Dean Fuerth of NY’s Sushi Nakazawa on an Aspen Pop-Up and Weathering the Storm – Wine & Spirits Magazine

Dean Fuerth of NY’s Sushi Nakazawa on an Aspen Pop-Up and Weathering the Storm


Dean Fuerth is the Beverage Director for Sushi Nakazawa, with two locations in New York and DC. Fuerth decamped to Aspen in December of 2020 to oversee a pop-up, and the DC location reopened at the end of January, with the NYC location following suit in mid-February. Fuerth was in Aspen when we spoke with him, and our talk mostly focused on that location. 

On opening in Aspen:

Our Aspen location is operating as a pop-up as of right now [February 1]. We opened on December 2nd, and it will go until April 1st. We’re looking at sticking around for the summer, even potentially staying permanently. [That decision is] contingent on how it goes for a formative period. It’s been on fire since we opened the doors.

We were supposed to open in LA, had a space and were ready to go when the pandemic hit and that went off the table. In September, hearing Cuomo and De Blasio waffle about indoor dining, that’s when the conversation started [about Aspen]. The space we’re operating in is owned by one of the part owners of Nakazawa, so it was a quick conversation between the owners. We didn’t have any space to work [in New York or DC], and there was a space [in Aspen] that wasn’t being used. Within a month, we put a restaurant together. It’s keeping West Coast momentum going, and it wasn’t planned before then.

Did you notice any changes in the kinds of wine that people were ordering during the time you were open in the fall?

We’re lucky that we have a niche between sake and serving our regulars and people that are reverent of Nakazawa, it really felt like fourth quarter as soon as we opened the doors and people were spending on the same range of bottles. DC opened at 50% this July and beat their sales from the year before at 100%. Everyone was pent up and as soon as they got released, they were more inclined to celebrate and go for it. The first week of December was business as usual. Spending in the higher range to try and support us and show they were doing their part as well. It helped with the same atmosphere, coming to Aspen. Everyone was yearning to wild out and have a sense of celebration.. People were drinking more Champagne, more in a celebratory mood. 

On 75% fewer covers, I was only seeing about 15% less for sales.

How are you managing inventory during this time?

I was speaking to somebody earlier in the fall about strategizing for reopening [the NYC and DC locations] at the end of September. I’m lucky that I have a large cellar to draw from and a lot of selections across the board. I wanted to keep the size and the shape of the list intact through all of this. We were able to just work around it and not buckle down too badly. 

Your biggest new success was the Quinta do Perdigão Dão Encruzado. What makes that wine work so well for guests? Or does it work well for somms, who make it work for guests?

I think that there are people who come to Nakazawa looking to spend, but definitely many more who are not looking to spend crazy. As much fun as it is to sell blue-chip bottles, it’s fun to have a conversation. That encruzado is great if someone wants a dry white bottle and they don’t want to spend a lot of money. It drinks like premier cru Chablis. If [our guests] want something to drink, it can be interesting, eccentric, delicious and affordable. You can compare it to more prestigious regions at a fraction of the price and equal quality.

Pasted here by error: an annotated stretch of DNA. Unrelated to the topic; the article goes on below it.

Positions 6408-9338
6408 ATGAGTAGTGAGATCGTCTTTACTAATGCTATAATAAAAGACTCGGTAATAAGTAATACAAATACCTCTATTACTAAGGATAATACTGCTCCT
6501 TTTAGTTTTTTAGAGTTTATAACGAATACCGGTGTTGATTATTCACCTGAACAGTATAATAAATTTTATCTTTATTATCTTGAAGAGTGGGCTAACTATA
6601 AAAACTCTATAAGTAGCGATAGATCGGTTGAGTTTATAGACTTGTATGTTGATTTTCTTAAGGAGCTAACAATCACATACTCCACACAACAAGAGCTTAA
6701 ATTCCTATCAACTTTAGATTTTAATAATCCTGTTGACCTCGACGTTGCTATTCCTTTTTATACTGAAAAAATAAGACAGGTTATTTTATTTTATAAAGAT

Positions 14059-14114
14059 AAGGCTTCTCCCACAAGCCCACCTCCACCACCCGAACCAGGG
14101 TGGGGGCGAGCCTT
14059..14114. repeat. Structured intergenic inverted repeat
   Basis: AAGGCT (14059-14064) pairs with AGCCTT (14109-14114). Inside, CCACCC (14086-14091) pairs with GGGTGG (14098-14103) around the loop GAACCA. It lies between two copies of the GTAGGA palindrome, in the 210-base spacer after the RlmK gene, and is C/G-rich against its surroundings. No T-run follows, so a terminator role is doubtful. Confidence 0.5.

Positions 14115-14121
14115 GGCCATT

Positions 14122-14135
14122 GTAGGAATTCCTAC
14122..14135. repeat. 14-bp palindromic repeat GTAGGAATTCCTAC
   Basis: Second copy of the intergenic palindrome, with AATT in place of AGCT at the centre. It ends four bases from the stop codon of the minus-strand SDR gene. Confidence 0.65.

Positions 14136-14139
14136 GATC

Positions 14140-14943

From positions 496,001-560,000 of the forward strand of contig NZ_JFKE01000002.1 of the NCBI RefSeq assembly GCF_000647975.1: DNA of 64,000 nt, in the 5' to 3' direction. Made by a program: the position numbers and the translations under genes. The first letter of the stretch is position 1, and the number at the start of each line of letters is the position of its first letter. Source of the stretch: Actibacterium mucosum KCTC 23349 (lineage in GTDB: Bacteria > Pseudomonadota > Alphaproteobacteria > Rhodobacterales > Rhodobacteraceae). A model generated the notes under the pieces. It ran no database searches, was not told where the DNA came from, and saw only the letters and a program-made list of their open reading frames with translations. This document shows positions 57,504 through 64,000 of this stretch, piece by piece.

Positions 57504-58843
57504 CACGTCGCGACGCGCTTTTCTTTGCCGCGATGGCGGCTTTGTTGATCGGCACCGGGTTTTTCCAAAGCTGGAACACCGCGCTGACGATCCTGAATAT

You have 16 BTG selections at the moment (or did when you were open). A lot of the people I’ve spoken to scaled down their BTG lists by a lot when volumes went down, or because guests wanted their own bottle rather than having something that has been handled by a number of people. How did you keep your selection that wide?

No one wants to downsize the program and make those decisions. Circumstance is circumstance, but we had enough to draw from the cellar at BTG price points that we could make it make sense for the restaurant. It gave us an opportunity to pop some things in the cellar that hadn’t been selling out consistently. We could trim inventory without sacrificing selections. A couple of those are coravin pours for red wine. That way we don’t have to worry about waste and spoilage. At the capacity we were operating under, we were able to move by-the-bottle whites and champagnes by the glass and didn’t have to trim [the number of BTG options].

Was there any element of rushing, either from you or from the guest, when it came down to the after-dinner thing? Or were people still eating/drinking pretty leisurely?

To begin with, the pace of the restaurant and the style of the menu…it doesn’t lend itself to hanging out after dinner and sticking around. Before the pandemic, our turns were controlled and we had things pretty rhythmic. I feel guilty saying it, but with the whole curfew thing in the city and out here in Aspen, turn times were even shorter but people were understanding if we had to move through the last few courses more quickly. You’re reading all over the country about backlash, but our guests were really understanding and empathetic. I would say [the pace of the meal moved] a little bit quicker than normal.

Corey Warren is the Tastings Coordinator for the New York office.


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